The world's smallest baby, who weighed "the same as a large onion" at birth, was released to go home from a hospital in Japan last week after five months of intensive treatment, Christian Headlines reported. The tiny baby boy was born at 24 weeks by emergency C-section in Keio University Hospital. He weighed 9.5 ounces (268 grams) and was small enough to be cradled in a pair of cupped hands.
Hospital staff worked around the clock to look after the baby, monitoring his cardiorespiratory system and providing nutritional care, and eventually he was able to drink milk on his own, the hospital said. After nearly half a year, the baby boy was discharged without any serious complications and weighing a healthier 7.2 pounds.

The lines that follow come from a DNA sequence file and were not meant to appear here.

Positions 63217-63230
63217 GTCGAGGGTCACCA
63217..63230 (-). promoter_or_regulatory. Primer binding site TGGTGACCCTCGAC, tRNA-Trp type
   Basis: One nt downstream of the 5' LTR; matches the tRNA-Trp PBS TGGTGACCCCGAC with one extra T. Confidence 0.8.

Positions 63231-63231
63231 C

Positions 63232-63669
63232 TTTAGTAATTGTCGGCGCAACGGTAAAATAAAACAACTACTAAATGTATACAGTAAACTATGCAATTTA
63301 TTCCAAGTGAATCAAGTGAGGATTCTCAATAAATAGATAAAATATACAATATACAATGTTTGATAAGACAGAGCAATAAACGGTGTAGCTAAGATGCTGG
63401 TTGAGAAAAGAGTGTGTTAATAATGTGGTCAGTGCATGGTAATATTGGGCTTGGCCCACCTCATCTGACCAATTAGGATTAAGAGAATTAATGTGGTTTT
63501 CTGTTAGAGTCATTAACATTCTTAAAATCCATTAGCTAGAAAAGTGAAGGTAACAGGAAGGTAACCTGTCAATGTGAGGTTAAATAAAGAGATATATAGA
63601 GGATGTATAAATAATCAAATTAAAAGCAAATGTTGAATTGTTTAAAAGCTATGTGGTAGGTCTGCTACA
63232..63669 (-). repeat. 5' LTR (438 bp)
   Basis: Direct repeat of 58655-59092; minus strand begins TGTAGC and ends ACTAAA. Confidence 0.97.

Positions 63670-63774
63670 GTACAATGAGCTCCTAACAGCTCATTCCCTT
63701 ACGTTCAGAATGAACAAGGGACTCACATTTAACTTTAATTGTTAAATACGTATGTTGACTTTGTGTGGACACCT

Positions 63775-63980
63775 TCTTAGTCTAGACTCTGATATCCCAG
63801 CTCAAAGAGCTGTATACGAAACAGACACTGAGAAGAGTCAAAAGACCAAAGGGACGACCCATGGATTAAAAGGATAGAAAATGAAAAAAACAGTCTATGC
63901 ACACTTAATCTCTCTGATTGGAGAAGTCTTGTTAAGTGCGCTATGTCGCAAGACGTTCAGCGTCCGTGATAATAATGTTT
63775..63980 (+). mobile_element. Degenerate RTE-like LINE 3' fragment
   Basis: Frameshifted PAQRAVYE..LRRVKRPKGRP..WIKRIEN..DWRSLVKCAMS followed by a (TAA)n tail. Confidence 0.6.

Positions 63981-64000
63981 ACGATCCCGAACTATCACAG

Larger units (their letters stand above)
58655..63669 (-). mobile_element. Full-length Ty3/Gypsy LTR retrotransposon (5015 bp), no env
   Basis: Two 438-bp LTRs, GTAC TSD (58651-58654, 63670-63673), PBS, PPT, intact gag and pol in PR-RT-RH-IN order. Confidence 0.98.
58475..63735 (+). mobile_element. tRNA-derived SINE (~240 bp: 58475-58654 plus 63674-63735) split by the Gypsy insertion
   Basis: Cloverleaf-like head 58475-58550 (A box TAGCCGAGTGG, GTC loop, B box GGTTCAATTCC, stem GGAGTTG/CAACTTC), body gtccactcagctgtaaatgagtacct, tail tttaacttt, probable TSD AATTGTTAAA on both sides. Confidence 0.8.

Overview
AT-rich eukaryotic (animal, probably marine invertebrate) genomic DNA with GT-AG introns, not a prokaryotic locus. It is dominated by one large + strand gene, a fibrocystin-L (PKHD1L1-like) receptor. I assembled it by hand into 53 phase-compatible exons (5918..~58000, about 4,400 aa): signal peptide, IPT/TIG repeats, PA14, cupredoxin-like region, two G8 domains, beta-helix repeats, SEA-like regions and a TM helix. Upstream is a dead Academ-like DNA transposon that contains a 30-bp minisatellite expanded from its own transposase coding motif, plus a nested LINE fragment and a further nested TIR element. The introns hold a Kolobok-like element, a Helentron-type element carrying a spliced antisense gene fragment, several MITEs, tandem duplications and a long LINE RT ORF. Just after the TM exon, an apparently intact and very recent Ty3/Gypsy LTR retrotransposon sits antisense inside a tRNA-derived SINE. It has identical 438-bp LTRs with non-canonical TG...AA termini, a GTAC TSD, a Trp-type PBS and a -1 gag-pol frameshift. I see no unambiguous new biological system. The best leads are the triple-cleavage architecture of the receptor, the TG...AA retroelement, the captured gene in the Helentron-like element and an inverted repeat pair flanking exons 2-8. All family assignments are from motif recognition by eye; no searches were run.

The tiniest baby boy ever recorded to survive after birth is a German boy who weighed 9.6 ounces, according to USA Today.
"I can only say I'm happy that he has grown this big because honestly, I wasn't sure he could survive," the boy's unnamed mother said, according to the BBC. Doctor Takeshi Arimitsu, who treated the baby, told the news outlet he wanted to show that "there is a possibility that babies will be able to leave the hospital in good health, even though they are born small".
The case highlights remarkable advances in neonatal medicine but, while there has been a dramatic increase in survival rates among low birth weight babies weighing less than 1,000 grams, the survival rate for newborns weighing less than 300 grams is still low, Keio University Hospital noted.